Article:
Патент USA US2113004код для вставки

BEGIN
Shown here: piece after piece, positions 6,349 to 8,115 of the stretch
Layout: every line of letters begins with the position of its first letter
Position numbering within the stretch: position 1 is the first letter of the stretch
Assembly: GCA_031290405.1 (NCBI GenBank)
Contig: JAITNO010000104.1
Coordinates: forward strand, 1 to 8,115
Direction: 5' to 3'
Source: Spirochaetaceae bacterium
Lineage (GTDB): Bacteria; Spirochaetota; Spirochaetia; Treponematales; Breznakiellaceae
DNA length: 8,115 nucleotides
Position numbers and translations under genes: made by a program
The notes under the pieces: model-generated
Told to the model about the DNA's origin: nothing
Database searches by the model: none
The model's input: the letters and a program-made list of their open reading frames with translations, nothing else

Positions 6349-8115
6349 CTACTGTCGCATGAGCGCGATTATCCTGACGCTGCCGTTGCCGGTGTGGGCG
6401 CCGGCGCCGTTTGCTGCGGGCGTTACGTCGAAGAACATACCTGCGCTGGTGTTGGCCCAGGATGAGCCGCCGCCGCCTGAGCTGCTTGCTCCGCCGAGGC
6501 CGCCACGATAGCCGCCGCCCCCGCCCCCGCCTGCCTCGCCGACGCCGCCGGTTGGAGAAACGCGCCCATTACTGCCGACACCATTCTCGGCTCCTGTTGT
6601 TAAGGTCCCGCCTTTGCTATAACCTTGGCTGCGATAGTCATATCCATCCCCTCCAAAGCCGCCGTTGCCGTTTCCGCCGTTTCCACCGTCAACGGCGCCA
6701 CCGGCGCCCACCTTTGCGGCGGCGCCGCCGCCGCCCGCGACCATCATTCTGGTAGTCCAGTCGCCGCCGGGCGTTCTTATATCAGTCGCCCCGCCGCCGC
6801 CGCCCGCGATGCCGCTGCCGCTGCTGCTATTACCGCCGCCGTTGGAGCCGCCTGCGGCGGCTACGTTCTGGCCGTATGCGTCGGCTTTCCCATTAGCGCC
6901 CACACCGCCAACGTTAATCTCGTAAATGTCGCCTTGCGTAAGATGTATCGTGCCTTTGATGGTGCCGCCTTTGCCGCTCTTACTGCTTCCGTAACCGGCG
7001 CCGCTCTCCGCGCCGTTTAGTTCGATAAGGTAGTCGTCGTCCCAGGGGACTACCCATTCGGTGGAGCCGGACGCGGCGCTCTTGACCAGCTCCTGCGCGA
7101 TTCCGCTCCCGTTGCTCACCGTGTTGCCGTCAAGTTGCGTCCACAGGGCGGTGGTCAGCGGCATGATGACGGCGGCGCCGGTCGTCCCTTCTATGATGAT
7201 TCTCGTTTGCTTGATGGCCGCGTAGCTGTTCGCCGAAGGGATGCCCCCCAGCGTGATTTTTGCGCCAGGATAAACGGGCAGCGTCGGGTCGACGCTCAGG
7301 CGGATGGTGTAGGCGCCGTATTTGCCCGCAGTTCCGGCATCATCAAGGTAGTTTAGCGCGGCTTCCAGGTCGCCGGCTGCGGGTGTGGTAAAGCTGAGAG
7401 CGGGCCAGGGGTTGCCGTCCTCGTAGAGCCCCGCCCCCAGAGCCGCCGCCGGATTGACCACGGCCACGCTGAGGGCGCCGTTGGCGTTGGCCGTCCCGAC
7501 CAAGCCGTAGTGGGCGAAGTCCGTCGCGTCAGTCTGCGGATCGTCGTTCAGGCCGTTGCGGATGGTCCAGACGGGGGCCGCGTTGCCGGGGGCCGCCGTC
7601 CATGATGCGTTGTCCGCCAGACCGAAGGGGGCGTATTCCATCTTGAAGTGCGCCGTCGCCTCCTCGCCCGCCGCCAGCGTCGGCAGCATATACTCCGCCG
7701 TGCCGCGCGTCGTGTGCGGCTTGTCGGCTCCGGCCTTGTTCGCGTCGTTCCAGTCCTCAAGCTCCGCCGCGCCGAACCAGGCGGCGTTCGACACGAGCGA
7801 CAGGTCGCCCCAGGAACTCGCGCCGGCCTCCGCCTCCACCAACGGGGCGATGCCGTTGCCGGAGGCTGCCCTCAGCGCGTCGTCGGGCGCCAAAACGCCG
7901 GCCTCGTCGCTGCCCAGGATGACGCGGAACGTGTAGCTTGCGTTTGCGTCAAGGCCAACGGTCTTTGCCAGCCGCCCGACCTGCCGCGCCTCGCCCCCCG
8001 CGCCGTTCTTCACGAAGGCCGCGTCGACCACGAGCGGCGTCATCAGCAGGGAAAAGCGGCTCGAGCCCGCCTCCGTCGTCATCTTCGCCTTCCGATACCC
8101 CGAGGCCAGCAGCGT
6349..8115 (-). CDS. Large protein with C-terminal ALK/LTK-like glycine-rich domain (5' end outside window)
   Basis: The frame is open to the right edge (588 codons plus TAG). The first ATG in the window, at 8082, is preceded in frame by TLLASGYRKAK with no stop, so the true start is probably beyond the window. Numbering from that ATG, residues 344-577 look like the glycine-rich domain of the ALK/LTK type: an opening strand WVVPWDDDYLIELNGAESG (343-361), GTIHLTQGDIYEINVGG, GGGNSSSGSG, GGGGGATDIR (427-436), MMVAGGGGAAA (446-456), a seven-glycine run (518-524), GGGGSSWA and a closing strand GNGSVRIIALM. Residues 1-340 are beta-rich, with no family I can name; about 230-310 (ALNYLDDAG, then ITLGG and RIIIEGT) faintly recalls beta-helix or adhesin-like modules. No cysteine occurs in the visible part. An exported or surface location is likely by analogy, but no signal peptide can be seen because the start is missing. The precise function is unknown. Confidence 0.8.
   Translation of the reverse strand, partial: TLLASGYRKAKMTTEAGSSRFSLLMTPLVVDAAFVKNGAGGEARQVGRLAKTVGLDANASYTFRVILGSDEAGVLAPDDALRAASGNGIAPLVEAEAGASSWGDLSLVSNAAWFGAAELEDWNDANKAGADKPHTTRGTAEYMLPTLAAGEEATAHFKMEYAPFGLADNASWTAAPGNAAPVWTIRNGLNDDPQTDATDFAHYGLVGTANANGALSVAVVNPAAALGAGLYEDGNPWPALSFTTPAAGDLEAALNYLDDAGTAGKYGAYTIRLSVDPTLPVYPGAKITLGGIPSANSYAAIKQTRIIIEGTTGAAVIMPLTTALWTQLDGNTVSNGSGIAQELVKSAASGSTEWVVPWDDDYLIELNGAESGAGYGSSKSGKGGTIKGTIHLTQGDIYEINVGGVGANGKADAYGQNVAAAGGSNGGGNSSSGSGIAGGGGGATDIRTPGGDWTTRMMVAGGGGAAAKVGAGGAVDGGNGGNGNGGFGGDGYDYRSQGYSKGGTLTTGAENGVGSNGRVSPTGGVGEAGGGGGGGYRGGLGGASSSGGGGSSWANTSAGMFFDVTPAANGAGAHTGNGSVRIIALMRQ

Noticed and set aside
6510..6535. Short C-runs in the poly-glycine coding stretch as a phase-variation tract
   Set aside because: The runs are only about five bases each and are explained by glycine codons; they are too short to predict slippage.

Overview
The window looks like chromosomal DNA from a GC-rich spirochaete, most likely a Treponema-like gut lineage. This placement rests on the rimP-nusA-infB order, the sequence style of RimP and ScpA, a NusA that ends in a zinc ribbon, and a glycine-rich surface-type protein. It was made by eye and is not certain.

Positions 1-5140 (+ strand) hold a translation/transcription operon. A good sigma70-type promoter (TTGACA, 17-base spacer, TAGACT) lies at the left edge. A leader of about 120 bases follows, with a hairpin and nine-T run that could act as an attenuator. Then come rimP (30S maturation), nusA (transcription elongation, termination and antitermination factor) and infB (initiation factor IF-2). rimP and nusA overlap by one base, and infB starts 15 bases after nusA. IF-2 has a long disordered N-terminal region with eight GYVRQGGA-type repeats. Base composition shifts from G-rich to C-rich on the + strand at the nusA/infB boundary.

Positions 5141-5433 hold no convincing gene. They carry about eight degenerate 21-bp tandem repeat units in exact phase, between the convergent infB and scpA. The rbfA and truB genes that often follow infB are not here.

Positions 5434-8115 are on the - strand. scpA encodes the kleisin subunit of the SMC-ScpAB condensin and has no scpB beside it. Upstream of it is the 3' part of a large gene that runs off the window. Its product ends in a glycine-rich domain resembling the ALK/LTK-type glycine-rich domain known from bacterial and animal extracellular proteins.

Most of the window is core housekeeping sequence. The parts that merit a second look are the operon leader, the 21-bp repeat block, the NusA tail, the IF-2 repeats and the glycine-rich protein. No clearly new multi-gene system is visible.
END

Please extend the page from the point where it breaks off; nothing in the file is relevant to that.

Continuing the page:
April 5, 1938. W. O._ SNELLING DETONATING FUSE Filed May 15, 1936 MmQ. & _2,1 13,604 Patented Apr. 5, 1938 ' 2,113,004 UNITED- STATES PATENT. OFFICE 2,113,004 DETONATING FUSE Walter 0. Snelling, Allentown, Pa., assignor to Trojan Powder Company, a corporation of New York Application May 13, 1936, Serial No. 79,535 3 Claims. (Cl. 102--8) My invention relates to improvements in fuse of the type commonly known as instantaneous fuse or detonating fuse, and more particularly relates to a novel detonating fuse of the type 5 invented by Hess and described on page 47 of the ' 1909 edition of the book “Manufacture of‘Explo sives, Twenty Years Progress” by Oscar Gutt mann. . , The principal object of my invention is to pro vide a detonating fuse containing individual or discrete particles of a pulverulent initial deto nating explosive adhesively so held and collec rubber or equivalent material 11, completely con ?ning the pulverulent explosive b, and penetrat ing into the pulverulent detonating explosive within an area shown as the zone 0. The draw ing is not to scale, and Figures 3 and 4 are shown on asomewhat larger scale than was used in Figures 1 and 2, for the purpose of more clearly bringing out the details of structure of the ?n ished detonating fuse. ‘In detonating fuse. of the type invented by 10 Hess, a cord or tape of any convenient type is first saturated or coated with any suitable ad tively so con?ned in both a matrix and an im hesive or agglutinant, and is then covered with perforate coating that individual particles of the detonating explosive cannot become detached from the fuse during handling, transportation or a detonating material such as fulminate of mer cury, pentaerythritol tetranitrate or any other 15 use. My present invention is a continuation in part of my pending application S. N.‘ 27,130, ?led June 1'7, 1935. In the drawing, there are illustrated greatly enlarged cross-sections through the component parts and completed detonating fuse made in accordance with my present-invention.‘ Figure 1 is a cross-section of a cord such as 25 may be used to form the base of my present detonating fuse, and consisting of three strands a, a, a. These strands may be made of cotton, jute, rubber or any other suitable material, al though nitrocellulose is the preferred material. 30 Although the base cord as shown in the illustra tion is made up of three strands, I may use a single strand, orv any desired number of strands of longitudinal base cord. Figure-2 is a cross-section of the cord shown in Figure 1 after a pulverulent detonating explosive b, b, b has been adhesively attached to the base cord, and excess adhesive and explosive has been wiped off, as by passing the fuse through a scraper opening. Figure 3 is a cross-section of 40 the cord shown in Figure 2, after an imperforate elastic coating of rubber or equivalent material d has been applied to the cord, to penetrate the outer surface and‘ completely con?né the pul verulent explosive b. The intermediate zone 45 where the rubber has penetrated into the core is shown in the drawing as c, and to indicate pene tration, the conventional cross-hatching to rep resent rubber has been extended over a portion of both the cross-sectional area of the cord and 50 the pulverulent explosive material. Figure 4 is a cross-section of a completed deto nating fuse employing a single strand of base cord a, surrounded by a concentric covering of adhesively secured detonating explosive 1), con ?ned by an outer imperforate elastic coating of like initial detonating material. The pulveru lent initial detonating explosive is adhesively secured to the base cord, and the pulverulent nature of the detonating explosive allows the composite product to be bent or twisted, without 20 substantial loss of the detonating material. Since the detonating explosive used in the manu facture of fuse of this type is usually very sensi tive to friction or percussion, it is highly im portant that none of the adhesively-secured det onating agent should drop off or ?ake off from the cord, as in this case the detached particle of explosive material would be liable to be a source. of accident through being stepped upon, or through being subjected to friction or percussion in any of the.operations in which the detonating fuse was used. The protecting of the adhesively-secured det onating agent by wrappings of paper, tape or like material or by the braiding thereover of additional threads of fabric represents possible means of protecting the pulverulent detonating material, and of preventing particles of this sen sitive detonating material from becoming ‘dis placed or separated. I have discovered that by running the deto 40 nating fuse of Hess through a solution or sus pension of rubber, in much the same way that wire is coated with rubber by the cold rubber 45 solution or by the latex process, I obtain a highly desirable result in that the coating of rubber which is thus obtained upon the detonating fuse of~ Hess penetrates into the porous detonatable mass to some extent, in addition to forming a highly elastic and entirely imperforate covering over the pulverulent particles of explosive, and exerts an elastic pressure upon such pulverulent particles, tending to not only prevent their loss from the assembled detonating fuse, but actually 2 2,113,004 to hold them in their initial position, against any possibility of movement. In order to explain this result, it must be re solidi?cation or hardening of this liquid coating agent ,I then obtain an imperforate, elastic cov membered that in the process of running the ering which not only completely surrounds and encloses the pulverulent initial detonating agent, detonating fuse through a solution or suspension but which penetrates in part into the mass ‘of of rubber or equivalent material, the solution the pulverulent explosive, and which in its solidi ?ed condition exerts elastic pressure upon the penetrates the pulverulent detonating explosive to some extent, and upon the rubber solution or suspension changing to solid rubber, I not only obtain a coating over the pulverulent explosive, but in addition I obtain a coating, the inner edge of which is actually within the‘ porous outer edge of the pulverulent explosive material. I do not claim as any portion of my invention 15 detonating fuse comprising an inner detonating 10 pulverulent explosive material, holding and re taining the pulverulent particles not only with in the outer covering, but actually in their pre determined positions with relation to the cord and to the outer coating. 10 In the practice of my invention I prefer to em but not adhesively secured to the detonating core, and my invention relates essentially to detonating ploy a supporting longitudinal cord or wick of nitrocellulose or other‘ ?brous material, loosely twisted so that it may be readily impregnated by the mixture of initial detonating agent and ad hesive, and I then prefer to draw this impreg fuse comprising a detonating core and an im nated cord or wick through a scraper opening, perforate non-metallic elastic covering on and over and extending into the detonating core, and for the purpose of wiping off and removing the 20 excess mixture -of detonating agent and adhesive. This procedure has the effect of wiping the outer edges of the cord substantially free of particles . core and an outer metal envelope surrounding adhesively secured thereto, and exerting elastic pressure thereon, as I ?nd that all of these ele ments are important features of my complete 25 invention. In the manufacture of my present detonating fuse, I may employ a base core, tape or cord of any convenient material, but I preferably find that a core made up of strands of cotton ?bers, 30 or equivalent ?bers of ?ax, silk, hemp, jute or the like represents a very satisfactory base cord, and that the use of nitrocellulose as recommended by Hess is desirable. I may employ, however, a base cord made up entirely of rubber, or I may em 35 ploy a base cord made up of such a mixture of rubber and detonatable explosive material as is described in my pending application S. N. 27,130, ?led June 17, 1935. As the pulverulent detonating explosive em 40 ployed in the practice of my present invention, I may use any of those sensitive explosive materials which are collectively known as initial detonating agents, and of which the best known and most commonly used are the fulminates of cadmium, 45 silver, gold and mercury, the azides of cadmium, silver, lead and mercury, nitrogen sul?de, silver acetylide, and any of the large number of or ganic initial detonating agents of which pent aerythritol tetranitrate, sucrose octanitrate and 50 mannitol hexanitrate form particularly desirable representatives. As my agglutinant I may em ploy any suitable adhesive, a mixture of glue and an alcohol such as glycerol, ethylene glycol, diethylene glycol, sorbitol or the like being par 55 ticularly satisfactory, but modi?ed starch ad hesives, casein adhesives, rubber adhesives and the like being also entirely satisfactory, the re quirement being an adhesive material that will mechanically secure or hold together the indi 60 vidual particles of the pulverulent initial deto nating agent without having damaging chemical action thereon. The number of such materials is very large, and practically any of the com monly used adhesives may be employed in the 65 practice of the invention. The final coating which I employ in the prac tice of my invention is applied as a liquid solu tion in a solvent or as a suspension in a non of detonating agent, and in the subsequent step of coating the fuse so made with a solution of 25 rubber in a solvent, or in a suspension of rubber in a non-solvent, as in the latex process, I ?nd that the rubber solution or suspension passes readily into the outer portion of the cord, and that upon the hardening of the rubber this es 30 tablishes an integral relationship between the outer rubber coating and the inner longitudinal core, through the partial penetration of the liq uid coating agent into the outer portion of the longitudinal core as well as into the porous mass constituted by the pulverulent particlesof the initial detonating agent adhesively secured to each other by the agglutinant material. Instantaneous fuse made in accordance with my present invention is distinguished from fuse 40 made by methods previously known, in the fact that my present fuse consists essentially of a core of discrete individual pulverulent particles of an initial detonating agent adhesively secured to a central supporting cord and surrounded by 45 a coating of rubber or like material exerting elastic pressure upon the inner core, and ad hesively secured to the inner core of discrete par ticles of pulverulent initial detonating agent, and partially coextensive with such pulverulent 50 initial detonating agent through the penetration of the elastic coating agent into the open spaces within the outer portion of the mass of pulveru lent particles of the detonating agent. The in dividual discrete particles of pulverulent deto 55 nating agent are adhesively secured to the central supporting core, and the individual discrete par ticles of pulverulent" detonating agent'toward and at the outer boundary of the detonating fuse are cemented together by the outer rubber coating, 60 and are also elastically compressed and held in position by the outer-portion of the rubber coat ing material which is free from particles of the initial detonating agent. The particles of in itial detonating agent in my instantaneous fuse 65 are all adhesively secured to each other, and those near the center of the fuse are adhesively secured to the central cord, and those near the outer solvent of natural rubber, synthetic rubber or rubber surrogate, the liquid condition of the solution or suspension permitting it ‘to not only coat the outer surface of the pulverulent detonat periphery of the fuse are both penetrated by and 70 adhesively secured to the inner portion of the rubber coating of the fuse, while all of the in— ing agent, but to penetrate within the porous‘ mass that is constituted by the pulverulent ,par 75 ticles of initial detonating agent. Upon' the the detonating fuse are elastically held, sup ported and compressed by the elastic action of 75 dividual discrete pulverulent particles forming 3 2,118,604 the pure rubber or equivalent material forming the outer coating of the fuse. It will of course be evident that the complete \ I claim: ‘ l. Instantaneous fuse comprising a fabric re detonating fuse made in accordance with the present invention could if desired be still further inforcing member, a train of individual discrete particles of a detonating agent adhesively at tached to such fabric reinforcing member, and covered with wrapped or braided coverings of any desired type or with‘ any other type of covering such as talc, asphalt or other material, rounding and at least partially penetrating the adhesively-attached particles of detonating but such outer coatings are unnecessary in con agent. 10 nection with my present invention, and if em ployed form no part of the invention as herein disclosed. The detonating fuse made in accordance with my present invention offers important advan 15 tages, particularly in its greatly increased safe-‘ ty, over any of the types vof detonating fuse made in accordance with the procedure initially de scribed by Hess, and detonating fuse made in accordance with my present invention may be 20 employed as a substitute for the common types of cordeau detonant employing a lead or tin tubing, and are quite as free from the chance of accidental loss of explosive material as are these an imperforate adherent rubber sheath sur 1 2. Instantaneous fuse comprising a longitudinal 10 fabric reinforcing member, a train of discrete particles of a detonating agent, a matrix of rub ber, and an imperforate adherent rubber sheath, the matrix of rubber surrounding and impreg nating the separate particles of the detonating agent, and being in turn surrounded by and at least partially penetrated by the imperforate ad herent rubber sheath. 3-. Instantaneous fuse comprising a longitudi nal fabric reinforcing member, adhesively-at 20 tached individual discrete particles of a detonat ing agent, and an imperforate adherent rubber sheath, the individual discrete particles of det more expensive types of metal-coated detonating. onating agent being adhesively attached to each other and also to the longitudinal fabric rein 25 fuse. It will be evident that many modi?cations may forcing member, and the assembly thus consti be made without departing from the essential tuted ‘being in turn surrounded by and at least principles of the invention as herein“ described, in part penetrated by the imperforate adherent ' and accordingly no limitations should be placed rubber sheath. 30 WALTER O. SNELIJNG. 30 ‘upon my invention, except'such as are indicated in the appended claims.